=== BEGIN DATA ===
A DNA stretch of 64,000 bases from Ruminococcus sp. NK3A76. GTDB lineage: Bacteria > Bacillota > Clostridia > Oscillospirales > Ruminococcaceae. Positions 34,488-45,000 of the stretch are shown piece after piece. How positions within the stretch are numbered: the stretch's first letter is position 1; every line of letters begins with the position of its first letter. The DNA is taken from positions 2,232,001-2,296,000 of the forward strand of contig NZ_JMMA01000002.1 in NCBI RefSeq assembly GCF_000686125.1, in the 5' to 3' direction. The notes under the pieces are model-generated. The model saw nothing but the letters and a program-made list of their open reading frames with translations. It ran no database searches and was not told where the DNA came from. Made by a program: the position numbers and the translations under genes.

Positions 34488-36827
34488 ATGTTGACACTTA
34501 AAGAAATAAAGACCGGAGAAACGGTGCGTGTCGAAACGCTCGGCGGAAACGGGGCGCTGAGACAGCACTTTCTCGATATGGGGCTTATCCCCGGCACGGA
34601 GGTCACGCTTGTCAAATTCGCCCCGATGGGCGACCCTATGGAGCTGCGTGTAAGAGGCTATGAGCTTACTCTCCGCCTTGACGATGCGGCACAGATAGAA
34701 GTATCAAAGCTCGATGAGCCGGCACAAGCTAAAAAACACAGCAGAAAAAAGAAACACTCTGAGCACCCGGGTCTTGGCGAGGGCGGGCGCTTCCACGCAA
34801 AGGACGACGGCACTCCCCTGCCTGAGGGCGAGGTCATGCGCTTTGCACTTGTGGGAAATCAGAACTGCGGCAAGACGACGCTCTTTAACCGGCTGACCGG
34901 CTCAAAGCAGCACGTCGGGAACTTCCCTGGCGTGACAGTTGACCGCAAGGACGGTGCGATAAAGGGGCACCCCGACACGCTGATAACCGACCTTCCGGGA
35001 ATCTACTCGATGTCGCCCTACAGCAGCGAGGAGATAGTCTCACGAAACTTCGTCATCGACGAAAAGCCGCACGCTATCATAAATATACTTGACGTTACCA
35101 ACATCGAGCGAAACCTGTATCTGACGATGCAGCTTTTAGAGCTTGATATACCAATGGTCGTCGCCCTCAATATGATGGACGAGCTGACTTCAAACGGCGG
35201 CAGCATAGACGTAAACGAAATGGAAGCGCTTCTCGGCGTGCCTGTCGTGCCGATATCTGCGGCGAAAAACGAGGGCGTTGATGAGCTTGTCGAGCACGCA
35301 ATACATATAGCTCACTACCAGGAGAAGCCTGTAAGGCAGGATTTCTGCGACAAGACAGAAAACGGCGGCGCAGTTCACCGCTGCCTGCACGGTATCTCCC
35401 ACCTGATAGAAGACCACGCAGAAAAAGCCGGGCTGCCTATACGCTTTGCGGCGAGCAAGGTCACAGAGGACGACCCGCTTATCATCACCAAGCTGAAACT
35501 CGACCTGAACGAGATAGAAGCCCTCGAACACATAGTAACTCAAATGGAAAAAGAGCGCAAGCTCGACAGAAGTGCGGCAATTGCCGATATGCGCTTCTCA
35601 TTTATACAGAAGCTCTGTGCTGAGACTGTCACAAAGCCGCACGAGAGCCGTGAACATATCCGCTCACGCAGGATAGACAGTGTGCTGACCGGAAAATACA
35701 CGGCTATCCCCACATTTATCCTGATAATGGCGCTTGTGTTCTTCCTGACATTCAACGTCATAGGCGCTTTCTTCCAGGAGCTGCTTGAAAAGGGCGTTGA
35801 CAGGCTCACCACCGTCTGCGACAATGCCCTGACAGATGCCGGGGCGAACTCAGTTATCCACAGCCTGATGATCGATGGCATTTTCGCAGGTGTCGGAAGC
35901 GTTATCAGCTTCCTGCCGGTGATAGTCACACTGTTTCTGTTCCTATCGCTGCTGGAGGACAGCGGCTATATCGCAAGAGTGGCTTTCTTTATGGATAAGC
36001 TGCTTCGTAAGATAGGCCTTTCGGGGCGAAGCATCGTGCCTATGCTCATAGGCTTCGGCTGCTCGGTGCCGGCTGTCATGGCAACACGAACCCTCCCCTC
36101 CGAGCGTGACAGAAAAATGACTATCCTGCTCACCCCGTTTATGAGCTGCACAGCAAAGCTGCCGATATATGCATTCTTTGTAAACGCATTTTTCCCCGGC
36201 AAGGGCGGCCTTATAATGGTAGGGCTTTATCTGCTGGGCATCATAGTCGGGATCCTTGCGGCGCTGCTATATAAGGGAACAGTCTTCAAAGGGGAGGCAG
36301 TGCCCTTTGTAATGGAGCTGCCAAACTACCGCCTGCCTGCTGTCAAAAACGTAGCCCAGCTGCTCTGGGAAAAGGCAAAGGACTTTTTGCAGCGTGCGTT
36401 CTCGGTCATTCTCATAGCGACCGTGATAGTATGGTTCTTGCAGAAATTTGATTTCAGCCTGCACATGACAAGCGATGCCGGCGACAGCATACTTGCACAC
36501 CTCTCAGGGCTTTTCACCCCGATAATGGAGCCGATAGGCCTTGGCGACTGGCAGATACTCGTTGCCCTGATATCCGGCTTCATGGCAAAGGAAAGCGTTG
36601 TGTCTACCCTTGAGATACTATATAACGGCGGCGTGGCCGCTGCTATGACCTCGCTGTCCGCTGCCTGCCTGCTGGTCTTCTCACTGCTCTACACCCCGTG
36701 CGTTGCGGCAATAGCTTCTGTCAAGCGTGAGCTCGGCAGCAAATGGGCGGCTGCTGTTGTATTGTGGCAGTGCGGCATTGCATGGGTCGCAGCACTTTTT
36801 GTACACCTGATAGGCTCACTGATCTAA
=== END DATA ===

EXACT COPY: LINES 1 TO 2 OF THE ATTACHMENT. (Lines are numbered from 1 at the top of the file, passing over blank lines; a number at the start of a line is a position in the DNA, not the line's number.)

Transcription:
A DNA stretch of 64,000 bases from Ruminococcus sp. NK3A76. GTDB lineage: Bacteria > Bacillota > Clostridia > Oscillospirales > Ruminococcaceae. Positions 34,488-45,000 of the stretch are shown piece after piece. How positions within the stretch are numbered: the stretch's first letter is position 1; every line of letters begins with the position of its first letter. The DNA is taken from positions 2,232,001-2,296,000 of the forward strand of contig NZ_JMMA01000002.1 in NCBI RefSeq assembly GCF_000686125.1, in the 5' to 3' direction. The notes under the pieces are model-generated. The model saw nothing but the letters and a program-made list of their open reading frames with translations. It ran no database searches and was not told where the DNA came from. Made by a program: the position numbers and the translations under genes.

Positions 34488-36827